Outdoor winter event planners and safety officials are anticipating a busy season following the unexpected rise of outdoor enthusiasts earlier this year.
Near-record crowds flocked to the lakes and mountains this summer and fall despite COVID-19 restrictions — or perhaps because of them.
Now, barring a lack of ice and snow, or more heavy state restrictions, ice fishing derbies, winter carnivals, and pond hockey events scheduled for February and March will be held. But organizers aren’t sure what to expect for turnouts.
“We had anticipated lower ticket sales because of the virus, but with fishing registrations up and how busy the summer was, we may be surprised with a big turnout,” said Fred Stradler, chair of the Great Meredith Rotary Ice Fishing Derby.
In the meantime, events are being adjusted to meet state pandemic guidelines.
The Meredith derby, scheduled for Feb. 13-14, is one of the largest statewide ice fishing events. This year it will feature an online “virtual fish board” to replace the large wooden fish board where anglers and derby officials usually hang the largest catches as they come to derby headquarters.
They will also keep people “a fishing pole apart” if they gather outside headquarters at the foot of Meredith Bay as usual.
Another event on Meredith Bay that regularly draws thousands to the ice is the New England Pond Hockey Classic, which is still planned for the week before the Rotary’s fishing derby.
As for restrictions, “we’re still working out the details,” said the event’s founder, Scott Crowder.
Many winter carnivals, such as those in Hanover, Alton, and Newport, are still on schedule for February and March, as are numerous fishing derbies statewide. Mask and social distancing restrictions are noted on event web pages.
Stradler says his derby, by nature, fits well with the new restrictions. Winners in several categories will compete for $50,000 in prizes. Winners will be mailed their prizes.
“It’s a fully outdoor event, spread over a wide area, that can be held safely with some modifications,” he said. “This is the perfect event to go forward because it is widely dispersed, it lends itself to natural social distancing, no two groups of anglers get that close to each other, and the essential parts of the event, fishing and winning money, don’t require packing together with strangers.”
In the woods, snowmobile clubs are reporting that membership is up, according to Fish and Game Capt. Micheal Eastman. Snowmobiles sales are also reportedly up.
Jerry Dobson, a manager at All Seasons Powersports in Chichester, said “we can’t keep the snowmobiles in stock fast enough, they sell as soon as we get them.”
Along with a projected busy ski season in the state, “we expect a busy snowmobile season,” Eastman said.
Winter event planners and safety officials have reason to be cautiously optimistic if Spring and summer numbers are prologue.
Data shows that in 2019 almost 98,000 boats were registered, and the 2020 number will be more than 103,000.
Meanwhile, the number of fishing licenses sold in 2020 was up a whopping 35 percent over 2019. Resident fishing licenses went from 64,964 in 2019 to 87,758 in 2020, while non-resident licenses rose from 19,701 to 24,059.
“That was easily the busiest summer season than I’ve seen in my 32 years on the job,” said Marine Patrol Capt. Timothy Dunleavy. “It was the most we have seen as far as boat registrations since the 2006-2007 seasons, but the numbers are not final enough to say it was a record yet.”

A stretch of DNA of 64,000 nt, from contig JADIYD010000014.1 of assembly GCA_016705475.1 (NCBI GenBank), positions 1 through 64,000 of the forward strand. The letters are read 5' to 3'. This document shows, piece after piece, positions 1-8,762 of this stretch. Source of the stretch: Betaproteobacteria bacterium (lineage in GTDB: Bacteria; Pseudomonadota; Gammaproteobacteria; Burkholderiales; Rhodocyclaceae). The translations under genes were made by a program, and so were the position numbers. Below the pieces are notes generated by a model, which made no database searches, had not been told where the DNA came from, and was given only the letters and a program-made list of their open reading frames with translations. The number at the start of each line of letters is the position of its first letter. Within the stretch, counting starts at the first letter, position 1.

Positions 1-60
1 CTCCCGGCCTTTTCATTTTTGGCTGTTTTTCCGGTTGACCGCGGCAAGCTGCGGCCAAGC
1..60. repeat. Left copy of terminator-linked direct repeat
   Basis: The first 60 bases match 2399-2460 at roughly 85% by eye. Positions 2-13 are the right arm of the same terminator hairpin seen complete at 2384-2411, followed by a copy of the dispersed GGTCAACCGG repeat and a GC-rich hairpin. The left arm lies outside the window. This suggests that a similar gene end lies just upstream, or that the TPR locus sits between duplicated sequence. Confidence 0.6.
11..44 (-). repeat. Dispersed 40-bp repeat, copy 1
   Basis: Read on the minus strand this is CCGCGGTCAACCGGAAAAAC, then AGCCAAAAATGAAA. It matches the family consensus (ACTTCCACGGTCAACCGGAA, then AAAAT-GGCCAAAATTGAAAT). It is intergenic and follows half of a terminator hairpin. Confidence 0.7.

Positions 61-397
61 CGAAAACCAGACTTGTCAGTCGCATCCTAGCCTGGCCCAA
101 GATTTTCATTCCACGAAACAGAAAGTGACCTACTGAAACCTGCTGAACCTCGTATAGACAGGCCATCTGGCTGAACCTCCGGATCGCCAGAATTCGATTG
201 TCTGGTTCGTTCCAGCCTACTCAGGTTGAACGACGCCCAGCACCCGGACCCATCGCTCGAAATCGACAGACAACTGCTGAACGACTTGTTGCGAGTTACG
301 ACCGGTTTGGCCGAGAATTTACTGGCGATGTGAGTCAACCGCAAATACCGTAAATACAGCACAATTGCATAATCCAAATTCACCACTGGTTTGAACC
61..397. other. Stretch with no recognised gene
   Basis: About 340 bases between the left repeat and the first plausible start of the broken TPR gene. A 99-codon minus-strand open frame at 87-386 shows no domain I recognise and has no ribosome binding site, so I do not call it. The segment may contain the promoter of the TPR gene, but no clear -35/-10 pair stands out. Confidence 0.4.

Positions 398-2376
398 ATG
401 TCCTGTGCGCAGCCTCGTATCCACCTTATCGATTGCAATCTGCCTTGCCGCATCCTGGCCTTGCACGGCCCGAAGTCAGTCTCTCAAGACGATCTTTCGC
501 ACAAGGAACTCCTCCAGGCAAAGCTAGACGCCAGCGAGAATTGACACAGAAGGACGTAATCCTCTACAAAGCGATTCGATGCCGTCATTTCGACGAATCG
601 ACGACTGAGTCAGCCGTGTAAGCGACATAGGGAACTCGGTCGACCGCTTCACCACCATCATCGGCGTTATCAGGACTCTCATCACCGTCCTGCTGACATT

Most boaters followed social distancing guidelines, “but more people were not wearing masks than were wearing them,” Dunleavy said.
Hunters also took to the woods, as the deer kill was up 9 percent from 2019. And though many mountain huts in the White Mountains were closed, hikers filled New Hampshire trails.
Eastman said his officers and staff have been also unusually busy, though they haven’t dealt with many COVID-19 related issues in the woods or near the waters. That’s partly because hunting and fishing are more solitary outdoor activities involving one or two people, not usually large groups, he said.
Fish and Game officers do look for masks and proper social distancing, he said and will continue to enforce the state’s mandatory public mask policy. And officers will be wearing masks to keep with state requirements.
Why the rush to the waters and the woods during a pandemic?
“It seemed like people were taking money they might have spent on plane tickets and trips and instead they took their week’s vacation nearby,” Dunleavy said.
Eastman agreed and said many people bought off-road recreational vehicles with money saved from expensive vacations. Others went to the mountains.
“I believe people found an easy way to social distance by hiking with their families,” Eastman said. “People also had time to try new hobbies, like hunting and fishing, that they had interest in taking up, but due to pre-COVID responsibilities could not.”
As for the high deerkill, “people found that with a potential for grocery store not being able to supply meat products, they took up a sport that was not only satisfying but also filled their freezers.”
Thurston’s Marina in Laconia had its best boat sales ever in 2020, said co-owner Mark Thurston, and people are still buying boats, though it’s December.
“It was the first time since we started in 1972 that we sold all of our boats,” he said. “In May, June and July we sold three times the boats we usually sell.”
Thurston thinks people have figured out good, safe ways to deal with COVID-19 restrictions.
“This is the new social distancing,” he said. “People are going outdoors and getting away from everyone else.”